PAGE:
Thursday, October 12, 2006

Random Harmonies

Piano hammers
from Piano, Wikipedia

In the evenings after I was in bed my mother would sometimes play the piano. My bedroom was directly overhead so I was a captive audience.

But it isn't the memory of a careful and hesitant Chopin nocturne that lingers. I used to lie there and wait for the chords, the arpeggios and the random harmonies.

I waited for her to start improvising. That's where the magic was.

It was her way of unwinding. Very different from the timidity with which she approached the set pieces, her unstructured playing was relaxed and infused with pleasure. The notes seemed to float upwards through the ceiling and and waft around the bed. I have a dreamlike memory of lying on my side in my nightdress under the covers, probably aged eight or nine, cheek on the pillow and knees drawn up to my chest. Enthralled. Willing her to go on. Praying that she wouldn't stop.

She never gave herself permission to do this for too long. Sooner or later she would strike three or four loud, random, dissonant chords - her way of breaking the spell - and these were followed by the inevitable echoing slam of the piano lid.

The television would be switched on and I could hear it, muffled and indistinct, as I fell asleep.


On the train recently a young man in my carriage took out his guitar and started to strum, singing softly under his breath. Just chords and fragments of tunes, with an occasional pause to tune a string.

The music felt like a caress.


Blogger herhimnbryn said...

Are they 'random'? Don't they all interlink in your life? Weaving through your thoughts.
You weave magic with your words M.

10:35 am  
Blogger Pauline said...

Curled up, listening with you. What a wonderful post!

12:36 pm  
Blogger Dave said...

It is always wonderful to part of the creative moments. Ours and the creatviity of others. Instinctively we know when we have entered into that zone and how bliss feels.

4:09 pm  
Blogger Jean said...

I loved reading this. It reminded me of long-ago, half-forgotten, still moving experiences of lying in bed listening, to talk, music, many things. And went on to make a deep philosophical point that resonates deeply for me. Wonderful. Thank you.

5:41 pm  
Blogger MB said...

Oh, you yourself wove a spell with this one, Mary. Thank you. What a wonderful memory to have. Brought back one of my own.

6:41 pm  
Blogger rdl said...

love this! probably because I do this sometimes too. :D

7:12 pm  
Anonymous pohanginapete said...


8:27 pm  
Anonymous Becca said...

When I was a very young child, my mother also played Chopin nocturnes at night while I fell asleep! amazing! I loved it and also prayed she would not stop though she often did. It's a wonderful memory

3:30 am  
Blogger Mary said...

Thanks everyone. It would have been my mother's birthday yesterday, so it seemed a fitting time to write this.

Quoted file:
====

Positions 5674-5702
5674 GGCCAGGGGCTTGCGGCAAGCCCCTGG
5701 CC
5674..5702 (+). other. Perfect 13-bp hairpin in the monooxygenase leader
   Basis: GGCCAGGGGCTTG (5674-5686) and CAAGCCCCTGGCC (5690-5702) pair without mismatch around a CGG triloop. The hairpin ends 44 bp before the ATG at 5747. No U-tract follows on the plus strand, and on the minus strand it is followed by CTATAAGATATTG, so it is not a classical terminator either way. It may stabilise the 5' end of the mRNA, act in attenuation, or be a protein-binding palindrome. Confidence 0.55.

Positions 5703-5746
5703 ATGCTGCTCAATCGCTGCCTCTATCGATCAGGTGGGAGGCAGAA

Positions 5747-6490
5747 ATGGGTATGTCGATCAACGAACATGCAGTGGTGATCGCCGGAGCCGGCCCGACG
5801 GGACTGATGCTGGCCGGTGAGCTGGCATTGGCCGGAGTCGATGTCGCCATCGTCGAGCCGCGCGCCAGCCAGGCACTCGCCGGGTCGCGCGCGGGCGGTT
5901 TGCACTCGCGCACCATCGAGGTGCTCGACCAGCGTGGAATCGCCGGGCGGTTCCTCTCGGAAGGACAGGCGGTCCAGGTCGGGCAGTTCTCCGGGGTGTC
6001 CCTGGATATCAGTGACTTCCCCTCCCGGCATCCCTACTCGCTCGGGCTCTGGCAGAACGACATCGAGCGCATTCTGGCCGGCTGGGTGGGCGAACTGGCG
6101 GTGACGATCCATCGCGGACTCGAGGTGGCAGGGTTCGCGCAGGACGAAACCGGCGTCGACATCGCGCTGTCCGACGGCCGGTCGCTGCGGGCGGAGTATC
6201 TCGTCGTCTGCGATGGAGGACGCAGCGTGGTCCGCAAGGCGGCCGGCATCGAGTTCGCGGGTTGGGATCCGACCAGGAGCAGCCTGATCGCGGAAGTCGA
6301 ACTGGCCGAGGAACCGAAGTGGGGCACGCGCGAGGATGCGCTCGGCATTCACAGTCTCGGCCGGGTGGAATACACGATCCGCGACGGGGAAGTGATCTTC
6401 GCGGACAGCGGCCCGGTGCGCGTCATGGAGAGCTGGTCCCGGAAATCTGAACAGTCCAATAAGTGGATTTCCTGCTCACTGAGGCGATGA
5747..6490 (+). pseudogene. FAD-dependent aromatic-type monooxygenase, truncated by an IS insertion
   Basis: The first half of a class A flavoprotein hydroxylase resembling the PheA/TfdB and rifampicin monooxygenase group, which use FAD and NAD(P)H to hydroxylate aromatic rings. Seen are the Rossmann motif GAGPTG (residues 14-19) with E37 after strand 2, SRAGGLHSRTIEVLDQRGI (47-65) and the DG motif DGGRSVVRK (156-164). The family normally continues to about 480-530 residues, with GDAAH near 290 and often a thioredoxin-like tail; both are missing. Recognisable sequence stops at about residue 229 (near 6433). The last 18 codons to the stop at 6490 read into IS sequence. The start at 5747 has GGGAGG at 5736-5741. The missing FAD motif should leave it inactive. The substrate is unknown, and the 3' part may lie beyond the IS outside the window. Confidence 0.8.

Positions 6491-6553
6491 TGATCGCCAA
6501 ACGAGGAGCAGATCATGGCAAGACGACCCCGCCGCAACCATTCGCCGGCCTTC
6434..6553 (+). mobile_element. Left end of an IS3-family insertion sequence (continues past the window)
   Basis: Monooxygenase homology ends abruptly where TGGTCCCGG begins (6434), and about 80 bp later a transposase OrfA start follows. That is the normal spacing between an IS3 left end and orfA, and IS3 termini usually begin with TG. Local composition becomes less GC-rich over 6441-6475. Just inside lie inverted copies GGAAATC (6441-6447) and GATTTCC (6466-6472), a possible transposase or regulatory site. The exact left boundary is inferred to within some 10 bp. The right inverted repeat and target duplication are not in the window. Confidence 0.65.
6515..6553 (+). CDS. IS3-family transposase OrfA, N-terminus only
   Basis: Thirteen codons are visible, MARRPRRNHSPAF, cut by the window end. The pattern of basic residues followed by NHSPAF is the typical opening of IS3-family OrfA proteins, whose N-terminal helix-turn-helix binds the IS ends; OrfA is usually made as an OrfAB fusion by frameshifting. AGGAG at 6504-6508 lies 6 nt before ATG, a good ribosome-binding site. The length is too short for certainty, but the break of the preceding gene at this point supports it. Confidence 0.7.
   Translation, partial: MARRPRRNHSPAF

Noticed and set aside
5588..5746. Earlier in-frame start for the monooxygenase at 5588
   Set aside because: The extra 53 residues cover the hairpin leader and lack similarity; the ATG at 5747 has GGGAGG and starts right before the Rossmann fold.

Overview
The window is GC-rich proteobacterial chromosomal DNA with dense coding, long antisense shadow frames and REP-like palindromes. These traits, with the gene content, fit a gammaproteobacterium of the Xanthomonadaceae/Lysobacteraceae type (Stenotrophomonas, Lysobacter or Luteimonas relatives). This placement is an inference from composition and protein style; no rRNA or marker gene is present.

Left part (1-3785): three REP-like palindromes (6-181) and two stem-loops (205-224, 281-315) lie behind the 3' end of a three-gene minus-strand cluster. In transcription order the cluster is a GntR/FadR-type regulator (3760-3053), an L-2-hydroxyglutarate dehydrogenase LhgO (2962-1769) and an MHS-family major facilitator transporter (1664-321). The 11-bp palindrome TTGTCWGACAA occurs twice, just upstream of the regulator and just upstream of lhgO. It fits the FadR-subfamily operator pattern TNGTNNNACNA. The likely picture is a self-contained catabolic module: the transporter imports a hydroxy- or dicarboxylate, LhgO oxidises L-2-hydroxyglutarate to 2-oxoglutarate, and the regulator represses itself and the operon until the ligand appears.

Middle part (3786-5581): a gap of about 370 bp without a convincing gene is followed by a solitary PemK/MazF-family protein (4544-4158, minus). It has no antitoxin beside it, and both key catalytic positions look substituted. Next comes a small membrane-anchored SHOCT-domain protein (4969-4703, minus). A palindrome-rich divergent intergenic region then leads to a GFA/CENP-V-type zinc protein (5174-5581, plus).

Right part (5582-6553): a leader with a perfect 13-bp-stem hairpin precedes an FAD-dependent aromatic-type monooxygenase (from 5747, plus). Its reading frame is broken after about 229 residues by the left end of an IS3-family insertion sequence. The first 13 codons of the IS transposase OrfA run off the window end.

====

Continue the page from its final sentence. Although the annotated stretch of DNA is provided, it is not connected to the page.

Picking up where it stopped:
6:21 am  
Blogger Sky said...

wonderful post, mary. what a nice way to celebrate your mother - remembering the special way she touched you as you were drifting into sleep.

7:05 pm  
Blogger Tarakuanyin said...

My mother's birthday was on the fifth. I have been trying to think of what to write for her, and have been having a hard time. This was a lovely tribute, Mary. I felt the magic with you.

11:56 pm  
Blogger Mary said...

Sky, thank you ....

Tarakuanyin: Thanks so much for your comment. These anniversaries of people who are no longer around physically are poignant, such a mixture of emotions ...

6:07 am  
Blogger butuki said...

When I was a boy, when waking on Sunday mornings, it was the smell of baking bread and the sound of my mother humming to herself in the kitchen downstairs that brings back similar memories. I would run downstairs, steal a potato pancake, and lose myself in the tall grass of the garden to hunt for insects while breakfast was being made. Seems to heartachingly long ago now.

11:23 pm  
Blogger Mary said...

Butuki: there's something about the involvement of the senses (music, the smell of cooking) in these memories that renders them so powerful I think. And I guess you wrote this comment on Sunday morning. Thank you.

It's really to good to see you here.

6:25 pm  
Blogger leslee said...

This is lovely. Besides the music, there's that sense as a child of being secretly privy to the mysterious private life this adult person who is our parent. Also nice that the young guitarist felt comfortable to be caught up in playing his own music, unwary of the public around him.

11:21 pm  
Blogger Mary said...

Leslee: Thank you. Part of the magic of the whole experience was indeed that sense of being a witness to a very private moment. I'm really pleased you picked this up.

9:49 pm  
Blogger zhoen said...

Oh, oh, oh. Lullabyes indeed.

I love when D dithers on his guitar.

11:27 pm  

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